Locomotives often pull tanker cars through South Mississippi that are filled with anhydrous ammonia. Once the tankers are dropped off at area businesses, Tony Best says they become targets for crystal meth manufacturers.
"This thing is in near epidemic proportions up and down the coast," Best said.
Best is the executive director of Mississippi Security Police. Some of his Jackson County clients include industries that use the railroad tracks to import the ammonia product.
"We have actually caught people with cylinder bottles, hoses and those types of things that were in an effort to break into the tank car," he said.
Experts say anhydrous ammonia is the only component in crystal meth that you can't buy at stores. According to the Mississippi Bureau of Narcotics, more people were arrested last year on meth amphetamine charges than for any other drug.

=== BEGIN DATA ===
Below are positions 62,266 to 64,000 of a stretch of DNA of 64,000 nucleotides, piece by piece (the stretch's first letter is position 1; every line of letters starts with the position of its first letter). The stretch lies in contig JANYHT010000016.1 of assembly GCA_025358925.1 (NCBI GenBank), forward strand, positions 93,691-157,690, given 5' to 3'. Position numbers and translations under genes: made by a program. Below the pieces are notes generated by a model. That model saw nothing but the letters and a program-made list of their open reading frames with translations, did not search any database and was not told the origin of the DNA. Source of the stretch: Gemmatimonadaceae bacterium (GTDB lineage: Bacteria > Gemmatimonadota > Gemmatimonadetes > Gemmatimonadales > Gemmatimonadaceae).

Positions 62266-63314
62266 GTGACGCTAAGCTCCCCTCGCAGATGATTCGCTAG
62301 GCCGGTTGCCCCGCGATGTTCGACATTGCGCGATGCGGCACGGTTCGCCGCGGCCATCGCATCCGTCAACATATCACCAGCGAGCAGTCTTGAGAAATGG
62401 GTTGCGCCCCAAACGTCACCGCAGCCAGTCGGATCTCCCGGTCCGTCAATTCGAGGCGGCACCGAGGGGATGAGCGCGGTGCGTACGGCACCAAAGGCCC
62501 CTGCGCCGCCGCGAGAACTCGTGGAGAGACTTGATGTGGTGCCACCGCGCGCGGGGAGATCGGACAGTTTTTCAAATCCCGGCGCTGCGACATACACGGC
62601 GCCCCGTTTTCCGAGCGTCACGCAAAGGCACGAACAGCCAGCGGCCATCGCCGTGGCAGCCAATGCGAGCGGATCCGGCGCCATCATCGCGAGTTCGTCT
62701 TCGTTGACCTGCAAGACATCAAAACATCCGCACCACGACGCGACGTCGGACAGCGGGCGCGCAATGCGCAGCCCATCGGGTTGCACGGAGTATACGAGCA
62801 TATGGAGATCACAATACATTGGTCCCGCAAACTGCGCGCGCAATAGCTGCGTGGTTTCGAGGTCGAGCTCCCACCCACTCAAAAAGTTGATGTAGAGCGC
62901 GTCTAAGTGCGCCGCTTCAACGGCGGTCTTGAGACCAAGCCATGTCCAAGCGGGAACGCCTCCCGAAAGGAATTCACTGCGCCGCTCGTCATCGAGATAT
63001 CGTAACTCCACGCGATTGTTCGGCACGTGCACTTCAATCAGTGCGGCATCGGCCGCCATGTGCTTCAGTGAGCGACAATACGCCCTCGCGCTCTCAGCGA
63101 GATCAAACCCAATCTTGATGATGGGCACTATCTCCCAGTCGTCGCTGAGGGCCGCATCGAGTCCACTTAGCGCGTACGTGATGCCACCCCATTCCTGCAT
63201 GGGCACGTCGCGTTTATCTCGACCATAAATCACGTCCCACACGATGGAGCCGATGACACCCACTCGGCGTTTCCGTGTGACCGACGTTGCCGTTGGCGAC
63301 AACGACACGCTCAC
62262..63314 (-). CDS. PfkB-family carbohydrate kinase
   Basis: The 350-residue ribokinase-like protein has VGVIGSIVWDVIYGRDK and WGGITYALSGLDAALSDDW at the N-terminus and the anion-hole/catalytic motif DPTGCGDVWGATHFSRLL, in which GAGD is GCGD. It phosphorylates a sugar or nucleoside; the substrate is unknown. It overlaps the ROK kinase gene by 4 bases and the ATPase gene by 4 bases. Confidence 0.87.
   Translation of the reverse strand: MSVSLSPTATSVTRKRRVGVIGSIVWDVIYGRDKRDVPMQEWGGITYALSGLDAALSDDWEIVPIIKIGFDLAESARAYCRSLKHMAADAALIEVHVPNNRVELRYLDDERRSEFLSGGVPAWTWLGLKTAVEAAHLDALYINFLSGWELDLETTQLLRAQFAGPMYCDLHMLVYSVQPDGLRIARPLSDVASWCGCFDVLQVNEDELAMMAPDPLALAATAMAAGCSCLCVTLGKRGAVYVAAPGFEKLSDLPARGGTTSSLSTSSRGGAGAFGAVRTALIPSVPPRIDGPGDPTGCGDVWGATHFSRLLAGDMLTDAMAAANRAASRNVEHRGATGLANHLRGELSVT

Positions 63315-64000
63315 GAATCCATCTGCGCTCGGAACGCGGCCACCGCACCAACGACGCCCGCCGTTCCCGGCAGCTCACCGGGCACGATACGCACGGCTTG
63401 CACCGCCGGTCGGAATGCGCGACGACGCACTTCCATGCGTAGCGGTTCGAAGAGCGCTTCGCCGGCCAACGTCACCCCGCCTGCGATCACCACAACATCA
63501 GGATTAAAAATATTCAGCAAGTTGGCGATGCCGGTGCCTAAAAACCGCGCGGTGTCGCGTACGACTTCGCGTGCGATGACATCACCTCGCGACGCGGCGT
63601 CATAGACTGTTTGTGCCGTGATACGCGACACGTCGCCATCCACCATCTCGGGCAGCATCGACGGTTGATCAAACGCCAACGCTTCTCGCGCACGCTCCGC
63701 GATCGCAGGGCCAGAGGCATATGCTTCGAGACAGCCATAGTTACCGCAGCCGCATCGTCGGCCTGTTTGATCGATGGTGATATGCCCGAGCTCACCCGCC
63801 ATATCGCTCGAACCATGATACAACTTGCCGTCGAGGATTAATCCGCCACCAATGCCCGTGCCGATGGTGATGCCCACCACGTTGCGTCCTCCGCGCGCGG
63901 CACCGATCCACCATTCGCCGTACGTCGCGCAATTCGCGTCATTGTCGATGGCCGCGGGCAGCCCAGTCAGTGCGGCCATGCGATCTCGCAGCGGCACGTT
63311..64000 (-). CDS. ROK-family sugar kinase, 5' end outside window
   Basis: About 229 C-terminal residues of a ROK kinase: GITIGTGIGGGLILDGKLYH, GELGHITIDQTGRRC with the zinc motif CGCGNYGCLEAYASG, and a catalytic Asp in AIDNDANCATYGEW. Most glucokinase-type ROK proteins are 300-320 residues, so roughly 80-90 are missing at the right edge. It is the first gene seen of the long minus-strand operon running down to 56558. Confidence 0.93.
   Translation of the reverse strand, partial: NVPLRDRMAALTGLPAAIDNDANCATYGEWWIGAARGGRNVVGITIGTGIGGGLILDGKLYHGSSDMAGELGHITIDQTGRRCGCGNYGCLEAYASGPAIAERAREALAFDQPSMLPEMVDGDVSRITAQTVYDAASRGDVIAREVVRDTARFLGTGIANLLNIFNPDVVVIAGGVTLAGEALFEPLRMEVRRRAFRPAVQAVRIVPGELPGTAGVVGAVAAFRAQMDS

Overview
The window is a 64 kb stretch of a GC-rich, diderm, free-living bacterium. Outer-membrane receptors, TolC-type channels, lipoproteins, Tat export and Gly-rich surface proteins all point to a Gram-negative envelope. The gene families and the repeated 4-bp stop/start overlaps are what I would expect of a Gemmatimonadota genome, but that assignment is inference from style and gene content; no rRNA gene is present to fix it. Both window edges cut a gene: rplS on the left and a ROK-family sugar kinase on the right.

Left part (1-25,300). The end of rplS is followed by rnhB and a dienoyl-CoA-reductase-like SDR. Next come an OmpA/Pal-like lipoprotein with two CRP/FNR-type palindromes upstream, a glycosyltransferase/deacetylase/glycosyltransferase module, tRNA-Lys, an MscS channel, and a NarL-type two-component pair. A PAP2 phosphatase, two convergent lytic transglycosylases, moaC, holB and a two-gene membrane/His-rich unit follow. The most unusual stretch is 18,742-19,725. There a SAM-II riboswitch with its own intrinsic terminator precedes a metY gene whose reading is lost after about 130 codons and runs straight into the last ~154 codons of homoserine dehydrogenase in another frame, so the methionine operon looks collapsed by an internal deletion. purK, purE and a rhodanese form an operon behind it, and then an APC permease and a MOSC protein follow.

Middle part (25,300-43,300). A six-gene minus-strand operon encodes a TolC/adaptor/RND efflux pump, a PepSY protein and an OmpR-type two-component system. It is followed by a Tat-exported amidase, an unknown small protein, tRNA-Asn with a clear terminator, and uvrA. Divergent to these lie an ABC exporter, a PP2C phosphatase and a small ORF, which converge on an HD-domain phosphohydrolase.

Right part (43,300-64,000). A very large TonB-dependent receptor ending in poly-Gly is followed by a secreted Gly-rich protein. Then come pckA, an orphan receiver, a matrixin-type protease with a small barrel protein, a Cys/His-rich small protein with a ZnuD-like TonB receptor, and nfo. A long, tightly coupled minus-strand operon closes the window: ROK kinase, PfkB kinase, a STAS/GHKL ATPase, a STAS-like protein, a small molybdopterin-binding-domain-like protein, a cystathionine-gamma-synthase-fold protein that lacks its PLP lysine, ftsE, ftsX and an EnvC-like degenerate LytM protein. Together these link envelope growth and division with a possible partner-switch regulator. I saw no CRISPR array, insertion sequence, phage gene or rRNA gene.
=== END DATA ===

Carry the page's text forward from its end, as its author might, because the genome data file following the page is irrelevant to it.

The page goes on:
Tony Best said that combination is why steps have been taken to protect businesses from anhydrous ammonia thieves. Security cameras, lights and extra patrols now cover many tanker storage facilities.
"You know, you have to combat the enemy that you're faced with," said Best. "And right now, that's meth amphetamine."
The fight against this particular enemy is being waged by chemical plants, security guards and police.
"We have better communications now between security and police than we've ever had before," said Best. "We share information with each other, because it's going to take all of us together to combat this thing."
Statistically, meth amphetamine is fast becoming the drug of choice for drug uses. Last year, the Mississippi Bureau of Narcotics worked nearly 3,000 drug cases. Agents say 23% of those cases involved meth amphetamines. Investigators say that's why thieves are breaking into anhydrous ammonia tanks.